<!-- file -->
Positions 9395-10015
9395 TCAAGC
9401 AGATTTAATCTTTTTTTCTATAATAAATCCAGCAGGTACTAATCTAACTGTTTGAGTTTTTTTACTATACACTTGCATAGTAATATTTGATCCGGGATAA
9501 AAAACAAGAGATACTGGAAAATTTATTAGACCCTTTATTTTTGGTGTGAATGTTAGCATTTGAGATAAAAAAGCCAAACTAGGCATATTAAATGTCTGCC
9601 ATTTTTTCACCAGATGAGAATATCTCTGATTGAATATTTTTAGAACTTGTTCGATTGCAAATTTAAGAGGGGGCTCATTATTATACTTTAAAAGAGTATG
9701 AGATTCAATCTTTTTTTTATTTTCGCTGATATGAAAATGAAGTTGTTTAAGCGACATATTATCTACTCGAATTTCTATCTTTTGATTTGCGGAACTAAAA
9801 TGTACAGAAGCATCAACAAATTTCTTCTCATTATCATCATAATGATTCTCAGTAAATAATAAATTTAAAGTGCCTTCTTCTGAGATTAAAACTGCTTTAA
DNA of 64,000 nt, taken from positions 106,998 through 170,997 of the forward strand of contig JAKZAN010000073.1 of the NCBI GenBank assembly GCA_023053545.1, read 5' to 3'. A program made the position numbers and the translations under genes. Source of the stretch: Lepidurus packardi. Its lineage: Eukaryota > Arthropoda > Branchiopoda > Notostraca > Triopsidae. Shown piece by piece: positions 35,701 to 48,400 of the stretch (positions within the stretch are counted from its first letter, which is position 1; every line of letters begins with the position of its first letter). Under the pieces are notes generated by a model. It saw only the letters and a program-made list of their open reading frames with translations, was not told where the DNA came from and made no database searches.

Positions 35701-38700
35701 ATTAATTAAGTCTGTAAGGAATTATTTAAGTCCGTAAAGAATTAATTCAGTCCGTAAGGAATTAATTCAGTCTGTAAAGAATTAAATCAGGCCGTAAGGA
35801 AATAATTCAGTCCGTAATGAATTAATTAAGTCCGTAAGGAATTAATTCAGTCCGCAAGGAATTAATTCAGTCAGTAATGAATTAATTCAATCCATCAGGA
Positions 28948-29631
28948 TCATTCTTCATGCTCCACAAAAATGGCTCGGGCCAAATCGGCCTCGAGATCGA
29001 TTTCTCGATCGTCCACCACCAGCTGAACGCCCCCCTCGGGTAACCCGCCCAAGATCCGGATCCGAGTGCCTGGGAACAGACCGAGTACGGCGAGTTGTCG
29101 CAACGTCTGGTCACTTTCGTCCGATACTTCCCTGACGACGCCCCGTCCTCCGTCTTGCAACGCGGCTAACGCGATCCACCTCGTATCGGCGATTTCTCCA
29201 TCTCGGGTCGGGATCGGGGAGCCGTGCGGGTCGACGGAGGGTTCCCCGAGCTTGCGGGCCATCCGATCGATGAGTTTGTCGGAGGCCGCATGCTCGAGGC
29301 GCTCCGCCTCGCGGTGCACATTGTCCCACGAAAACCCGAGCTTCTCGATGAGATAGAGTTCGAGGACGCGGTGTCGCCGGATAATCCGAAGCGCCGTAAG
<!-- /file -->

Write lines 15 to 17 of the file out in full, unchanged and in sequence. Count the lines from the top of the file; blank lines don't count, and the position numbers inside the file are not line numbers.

29101 CAACGTCTGGTCACTTTCGTCCGATACTTCCCTGACGACGCCCCGTCCTCCGTCTTGCAACGCGGCTAACGCGATCCACCTCGTATCGGCGATTTCTCCA
29201 TCTCGGGTCGGGATCGGGGAGCCGTGCGGGTCGACGGAGGGTTCCCCGAGCTTGCGGGCCATCCGATCGATGAGTTTGTCGGAGGCCGCATGCTCGAGGC
29301 GCTCCGCCTCGCGGTGCACATTGTCCCACGAAAACCCGAGCTTCTCGATGAGATAGAGTTCGAGGACGCGGTGTCGCCGGATAATCCGAAGCGCCGTAAG